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About the book
  • Published: 26 February 2015
  • ISBN: 9781448181933
  • Imprint: Vintage Digital
  • Format: EBook
  • Pages: 352

The Common Reader: Volume 2




Virginia Woolf's second collection of essays on literature: an informal, informative and witty celebration of our literary and social heritage by a writer of genius.

'He reads for his own pleasure rather than to impart knowledge or correct the opinions of others'.
So Virginia Woolf described the 'common reader' for whom she wrote her second series of essays. Here she turns her brilliant eye on novels and poetry from John Donne to Christina Rossetti and Mary Wollstonecraft as well as many others. This is an informal, informative and witty celebration of our literary and social heritage by a writer of genius.

  • Pub date: 26 February 2015
  • ISBN: 9781448181933
  • Imprint: Vintage Digital
  • Format: EBook
  • Pages: 352

About the Author

Virginia Woolf

Virginia Woolf was born in London in 1882. After her father's death in 1904 Virginia and her sister, the painter Vanessa Bell, moved to Bloomsbury and became the centre of ‘The Bloomsbury Group’. This informal collective of artists and writers exerted a powerful influence over early twentieth-century British culture.

In 1912 Virginia married Leonard Woolf, a writer and social reformer. Three years later, her first novel The Voyage Out was published, followed by Night and Day (1919) and Jacob's Room (1922). Between 1925 and 1931 Virginia Woolf produced what are now regarded as her finest masterpieces, from Mrs Dalloway (1925) to The Waves (1931). She also maintained an astonishing output of literary criticism, short fiction, journalism and biography. On 28 March 1941, a few months before the publication of her final novel, Between the Acts, Virginia Woolf committed suicide.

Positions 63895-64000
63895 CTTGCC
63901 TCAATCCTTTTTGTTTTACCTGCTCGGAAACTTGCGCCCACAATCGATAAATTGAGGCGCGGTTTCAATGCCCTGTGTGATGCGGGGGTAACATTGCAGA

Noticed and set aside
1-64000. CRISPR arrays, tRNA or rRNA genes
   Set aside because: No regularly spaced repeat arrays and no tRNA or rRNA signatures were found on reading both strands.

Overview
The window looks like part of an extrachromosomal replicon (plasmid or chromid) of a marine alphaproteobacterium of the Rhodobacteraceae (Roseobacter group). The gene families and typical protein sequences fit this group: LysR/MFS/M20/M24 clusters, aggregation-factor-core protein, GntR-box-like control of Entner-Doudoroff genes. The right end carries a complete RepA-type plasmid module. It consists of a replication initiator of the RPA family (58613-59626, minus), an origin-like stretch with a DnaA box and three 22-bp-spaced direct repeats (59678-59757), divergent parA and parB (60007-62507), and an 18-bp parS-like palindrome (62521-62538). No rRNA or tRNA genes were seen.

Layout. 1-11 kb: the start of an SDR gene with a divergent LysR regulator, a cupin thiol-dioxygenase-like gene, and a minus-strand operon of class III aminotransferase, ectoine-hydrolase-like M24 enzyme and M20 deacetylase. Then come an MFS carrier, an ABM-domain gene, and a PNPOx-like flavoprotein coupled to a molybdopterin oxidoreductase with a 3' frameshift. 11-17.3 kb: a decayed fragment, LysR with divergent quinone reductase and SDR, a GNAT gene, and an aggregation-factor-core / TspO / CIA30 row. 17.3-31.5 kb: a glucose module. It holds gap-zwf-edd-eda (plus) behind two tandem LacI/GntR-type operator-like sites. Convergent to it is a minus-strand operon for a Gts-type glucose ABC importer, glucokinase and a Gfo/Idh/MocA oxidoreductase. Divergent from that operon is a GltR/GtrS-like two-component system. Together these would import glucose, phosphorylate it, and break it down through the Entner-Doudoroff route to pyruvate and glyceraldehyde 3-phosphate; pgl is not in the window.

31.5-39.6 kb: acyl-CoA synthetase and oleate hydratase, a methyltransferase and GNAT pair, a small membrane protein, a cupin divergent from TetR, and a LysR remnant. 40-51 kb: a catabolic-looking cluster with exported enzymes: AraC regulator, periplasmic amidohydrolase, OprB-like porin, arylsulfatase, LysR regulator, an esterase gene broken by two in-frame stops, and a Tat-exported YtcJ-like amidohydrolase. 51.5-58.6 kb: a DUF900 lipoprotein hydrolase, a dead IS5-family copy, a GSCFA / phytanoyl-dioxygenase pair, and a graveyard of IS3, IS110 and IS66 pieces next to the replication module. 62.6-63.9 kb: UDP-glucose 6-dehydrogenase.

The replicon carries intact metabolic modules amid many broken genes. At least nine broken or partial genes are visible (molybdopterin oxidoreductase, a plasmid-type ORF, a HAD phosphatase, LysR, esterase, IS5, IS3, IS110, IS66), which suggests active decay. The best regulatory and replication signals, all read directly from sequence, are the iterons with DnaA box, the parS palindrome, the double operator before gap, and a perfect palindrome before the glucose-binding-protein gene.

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Praise for The Common Reader: Volume 2

“Virginia Woolf was one of the great innovators of that decade of literary Modernism, the 1920s. Novels such as Mrs Dalloway and To the Lighthouse showed how experimental writing could reshape our sense of ordinary life. Taking unremarkable materials - preparations for a genteel party, a day on a bourgeois family holiday - they trace the flow of associations and ideas that we call "consciousness"”

Guardian

“Virginia Woolf stands as the chief figure of modernism in England and must be included with Joyce and Proust in the realisation of experimental achievements that have completely broken with tradition”

New York Times

“Virginia Woolf was a great writer. Her voice is distinctive; her style is her own; her work is an active influence on other writers and a subtle influence on what we have come to expect from modern literature”

Jeanette Winterson


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